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Posted on Techdirt Podcast - 5 February 2019 @ 1:30pm

Techdirt Podcast Episode 198: Life Without The Tech Giants

from the experimentation dept

One of the most common responses to various complaints about giant tech companies is that you can just not use their products and services. Many people have pointed out just how difficult that would really be, but Gizmodo's Kashmir Hill decided to try it for real: she cut Amazon, Facebook, Google, Microsoft, and Apple out of her life for a week each, followed by a week without any of them. Her report on that final, empty week is coming out soon, but in the mean time she joins us on the podcast to talk about what it's like to live without big tech.

Follow the Techdirt Podcast on Soundcloud, subscribe via iTunes or Google Play, or grab the RSS feed. You can also keep up with all the latest episodes right here on Techdirt.

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Posted on Techdirt - 3 February 2019 @ 12:00pm

Funniest/Most Insightful Comments Of The Week At Techdirt

from the speak-up dept

This week, our first place winner on the insightful side is BentFranklin with a response to the federal judge who ruled that boycotts aren't protected speech:

So Citizens United tells us that spending money is a form of speech. So not spending money is a form of silence. Is this judge saying that we don't have the right to not speak? More broadly, we see this all the time, where the right frequently insists that we spend our money in certain ways, which is now a form of compelling speech.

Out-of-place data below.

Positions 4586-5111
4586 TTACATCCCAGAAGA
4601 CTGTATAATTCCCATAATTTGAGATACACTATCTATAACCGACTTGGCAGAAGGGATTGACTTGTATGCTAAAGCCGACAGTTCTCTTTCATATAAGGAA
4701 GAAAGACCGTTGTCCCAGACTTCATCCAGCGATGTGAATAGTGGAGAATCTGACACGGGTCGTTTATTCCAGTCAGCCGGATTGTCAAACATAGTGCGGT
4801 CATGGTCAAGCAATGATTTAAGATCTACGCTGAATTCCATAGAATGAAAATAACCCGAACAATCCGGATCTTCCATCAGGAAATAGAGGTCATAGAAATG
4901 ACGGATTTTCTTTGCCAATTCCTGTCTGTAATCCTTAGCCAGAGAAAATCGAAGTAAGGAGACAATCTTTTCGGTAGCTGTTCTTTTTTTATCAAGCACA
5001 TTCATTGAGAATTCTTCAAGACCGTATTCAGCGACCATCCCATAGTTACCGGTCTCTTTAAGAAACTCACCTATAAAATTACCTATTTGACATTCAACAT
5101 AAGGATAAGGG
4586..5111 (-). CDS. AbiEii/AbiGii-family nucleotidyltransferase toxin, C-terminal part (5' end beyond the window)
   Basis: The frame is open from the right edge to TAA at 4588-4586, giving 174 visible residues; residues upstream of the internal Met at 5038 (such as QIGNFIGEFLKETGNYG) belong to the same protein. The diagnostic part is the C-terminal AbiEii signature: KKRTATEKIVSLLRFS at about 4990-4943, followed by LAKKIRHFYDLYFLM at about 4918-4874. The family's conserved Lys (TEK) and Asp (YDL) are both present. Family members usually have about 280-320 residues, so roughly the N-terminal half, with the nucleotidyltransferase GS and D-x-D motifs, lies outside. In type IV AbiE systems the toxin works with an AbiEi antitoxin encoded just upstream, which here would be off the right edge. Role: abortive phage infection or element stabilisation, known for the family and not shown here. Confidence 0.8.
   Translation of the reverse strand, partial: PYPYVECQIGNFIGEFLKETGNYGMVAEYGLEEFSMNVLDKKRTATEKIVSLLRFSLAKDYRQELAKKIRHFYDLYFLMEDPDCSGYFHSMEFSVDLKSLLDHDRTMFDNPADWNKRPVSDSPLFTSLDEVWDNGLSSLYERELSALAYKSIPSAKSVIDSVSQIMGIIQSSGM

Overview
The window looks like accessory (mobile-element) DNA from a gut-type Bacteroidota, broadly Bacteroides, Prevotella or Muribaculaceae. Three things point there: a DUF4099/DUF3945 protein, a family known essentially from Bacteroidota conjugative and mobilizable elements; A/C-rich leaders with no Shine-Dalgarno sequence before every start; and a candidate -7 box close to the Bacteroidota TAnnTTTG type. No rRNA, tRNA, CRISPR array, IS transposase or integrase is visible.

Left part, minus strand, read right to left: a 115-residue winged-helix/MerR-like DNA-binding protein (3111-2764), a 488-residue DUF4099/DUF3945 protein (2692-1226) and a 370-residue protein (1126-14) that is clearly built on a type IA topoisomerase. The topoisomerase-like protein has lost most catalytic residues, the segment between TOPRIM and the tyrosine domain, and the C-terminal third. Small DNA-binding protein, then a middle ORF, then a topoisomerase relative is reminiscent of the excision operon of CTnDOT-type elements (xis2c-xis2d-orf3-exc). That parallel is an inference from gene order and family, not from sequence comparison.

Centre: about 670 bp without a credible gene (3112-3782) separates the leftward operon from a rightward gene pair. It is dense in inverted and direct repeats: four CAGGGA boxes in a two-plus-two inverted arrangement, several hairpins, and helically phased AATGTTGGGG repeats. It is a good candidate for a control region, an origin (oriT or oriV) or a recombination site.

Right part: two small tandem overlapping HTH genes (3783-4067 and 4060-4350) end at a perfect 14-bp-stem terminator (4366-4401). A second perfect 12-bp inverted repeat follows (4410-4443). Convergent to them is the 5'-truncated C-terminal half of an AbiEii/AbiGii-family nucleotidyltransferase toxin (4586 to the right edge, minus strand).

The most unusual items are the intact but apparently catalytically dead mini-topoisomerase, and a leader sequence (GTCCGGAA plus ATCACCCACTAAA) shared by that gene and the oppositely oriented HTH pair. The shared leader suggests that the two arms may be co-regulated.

In second place, we've got an anonymous response to the assertion that our post about cops in schools and MS-13 fears — and its comparison to the satanic panic — was unfair:

That's not the comparison I'm reading, Mason. What I read is the Satanic Panic being compared to the MS-13 panic.

Let's start the discussion here with a simple question: are the school shootings actually demonstrably tied to gang activity?

And here's a second question: Do the school shootings justify the sequence of events that led to a kid being deported because he drew his school's mascot, and happened to not be white?

For editor's choice on the insightful side, we've got a pair of comments from Stephen T. Stone from our post about an independent musician's explanation of why Article 13 is bad for creators. First, it's a point about the fact that only the largest platforms can comply with Article 13: